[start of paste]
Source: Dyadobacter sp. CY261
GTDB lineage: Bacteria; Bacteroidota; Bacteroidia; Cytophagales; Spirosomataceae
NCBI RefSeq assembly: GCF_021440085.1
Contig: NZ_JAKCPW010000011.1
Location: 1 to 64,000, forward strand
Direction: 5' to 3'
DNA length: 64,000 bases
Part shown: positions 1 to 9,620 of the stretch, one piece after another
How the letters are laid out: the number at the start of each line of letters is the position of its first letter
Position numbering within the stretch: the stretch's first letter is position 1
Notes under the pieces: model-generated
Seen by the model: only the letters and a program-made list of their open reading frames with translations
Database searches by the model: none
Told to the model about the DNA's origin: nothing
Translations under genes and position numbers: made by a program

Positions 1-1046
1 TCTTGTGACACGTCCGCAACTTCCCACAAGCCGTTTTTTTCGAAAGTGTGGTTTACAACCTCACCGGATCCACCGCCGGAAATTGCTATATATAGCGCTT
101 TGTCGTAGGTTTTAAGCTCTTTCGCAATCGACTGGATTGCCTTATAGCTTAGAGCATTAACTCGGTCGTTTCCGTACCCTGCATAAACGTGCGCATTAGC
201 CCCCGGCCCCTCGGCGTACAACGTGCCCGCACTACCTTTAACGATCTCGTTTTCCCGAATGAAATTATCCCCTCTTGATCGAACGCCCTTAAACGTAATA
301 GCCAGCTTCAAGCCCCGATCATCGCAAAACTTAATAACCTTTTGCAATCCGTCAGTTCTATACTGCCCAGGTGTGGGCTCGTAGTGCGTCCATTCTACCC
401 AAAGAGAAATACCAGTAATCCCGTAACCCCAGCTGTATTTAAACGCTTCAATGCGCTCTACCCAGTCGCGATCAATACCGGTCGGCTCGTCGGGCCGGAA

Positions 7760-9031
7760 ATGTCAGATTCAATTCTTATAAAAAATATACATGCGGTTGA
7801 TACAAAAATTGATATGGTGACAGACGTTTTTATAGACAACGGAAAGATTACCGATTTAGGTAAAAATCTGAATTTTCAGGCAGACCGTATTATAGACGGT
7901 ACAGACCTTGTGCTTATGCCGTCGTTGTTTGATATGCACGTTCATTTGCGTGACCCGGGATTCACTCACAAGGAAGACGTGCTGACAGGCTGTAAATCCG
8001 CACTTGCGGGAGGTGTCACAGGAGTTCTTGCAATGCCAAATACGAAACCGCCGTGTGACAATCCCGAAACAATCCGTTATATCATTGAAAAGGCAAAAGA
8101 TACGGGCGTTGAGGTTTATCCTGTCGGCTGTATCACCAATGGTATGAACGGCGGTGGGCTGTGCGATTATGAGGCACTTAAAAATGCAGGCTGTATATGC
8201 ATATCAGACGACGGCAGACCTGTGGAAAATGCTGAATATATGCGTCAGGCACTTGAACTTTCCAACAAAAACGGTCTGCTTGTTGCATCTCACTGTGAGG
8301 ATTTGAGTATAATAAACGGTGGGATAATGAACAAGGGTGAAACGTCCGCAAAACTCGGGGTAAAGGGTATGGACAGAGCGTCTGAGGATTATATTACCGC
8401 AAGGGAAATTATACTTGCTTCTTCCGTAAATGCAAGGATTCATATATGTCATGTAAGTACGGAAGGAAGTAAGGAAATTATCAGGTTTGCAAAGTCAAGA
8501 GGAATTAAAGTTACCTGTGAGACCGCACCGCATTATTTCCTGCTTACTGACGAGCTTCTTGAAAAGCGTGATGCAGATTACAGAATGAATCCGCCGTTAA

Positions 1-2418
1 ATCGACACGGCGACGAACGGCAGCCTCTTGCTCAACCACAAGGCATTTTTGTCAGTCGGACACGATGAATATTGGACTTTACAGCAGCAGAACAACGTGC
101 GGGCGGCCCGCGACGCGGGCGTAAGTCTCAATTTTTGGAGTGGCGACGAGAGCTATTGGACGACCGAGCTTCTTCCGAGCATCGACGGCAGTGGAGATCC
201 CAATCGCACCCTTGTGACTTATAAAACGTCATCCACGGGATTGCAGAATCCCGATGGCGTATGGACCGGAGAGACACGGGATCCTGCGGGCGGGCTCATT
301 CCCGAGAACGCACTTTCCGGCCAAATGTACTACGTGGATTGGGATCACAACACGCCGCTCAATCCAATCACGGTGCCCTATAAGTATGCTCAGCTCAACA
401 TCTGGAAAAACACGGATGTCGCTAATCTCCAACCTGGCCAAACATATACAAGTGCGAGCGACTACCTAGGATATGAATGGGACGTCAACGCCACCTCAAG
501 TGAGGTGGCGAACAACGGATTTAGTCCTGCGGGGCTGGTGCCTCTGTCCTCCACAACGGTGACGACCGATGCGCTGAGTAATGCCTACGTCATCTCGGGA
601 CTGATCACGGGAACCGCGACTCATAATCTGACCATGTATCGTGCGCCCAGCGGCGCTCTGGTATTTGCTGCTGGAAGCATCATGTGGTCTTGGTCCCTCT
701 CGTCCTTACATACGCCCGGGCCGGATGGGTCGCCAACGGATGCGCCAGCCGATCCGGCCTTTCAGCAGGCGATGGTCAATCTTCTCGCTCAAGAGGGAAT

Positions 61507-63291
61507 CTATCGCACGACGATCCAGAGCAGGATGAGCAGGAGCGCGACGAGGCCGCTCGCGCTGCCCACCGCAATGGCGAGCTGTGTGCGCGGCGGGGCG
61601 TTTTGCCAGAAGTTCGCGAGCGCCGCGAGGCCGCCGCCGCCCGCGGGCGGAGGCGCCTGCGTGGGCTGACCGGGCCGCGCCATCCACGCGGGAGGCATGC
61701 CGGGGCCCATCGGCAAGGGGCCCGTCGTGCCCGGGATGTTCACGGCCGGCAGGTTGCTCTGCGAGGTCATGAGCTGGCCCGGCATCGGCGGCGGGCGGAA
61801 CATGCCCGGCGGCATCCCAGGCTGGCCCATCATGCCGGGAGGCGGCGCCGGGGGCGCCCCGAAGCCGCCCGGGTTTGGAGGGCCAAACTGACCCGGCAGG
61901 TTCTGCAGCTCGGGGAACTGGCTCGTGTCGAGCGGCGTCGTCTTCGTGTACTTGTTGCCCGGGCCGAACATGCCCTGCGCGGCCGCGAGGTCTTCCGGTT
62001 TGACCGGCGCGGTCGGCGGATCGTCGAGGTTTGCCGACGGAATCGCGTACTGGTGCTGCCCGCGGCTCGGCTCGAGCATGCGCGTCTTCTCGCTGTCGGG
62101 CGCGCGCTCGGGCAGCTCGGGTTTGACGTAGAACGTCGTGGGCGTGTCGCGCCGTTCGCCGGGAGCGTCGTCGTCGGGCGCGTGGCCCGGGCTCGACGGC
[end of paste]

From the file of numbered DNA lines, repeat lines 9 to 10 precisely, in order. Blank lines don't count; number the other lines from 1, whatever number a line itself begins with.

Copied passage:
How the letters are laid out: the number at the start of each line of letters is the position of its first letter
Position numbering within the stretch: the stretch's first letter is position 1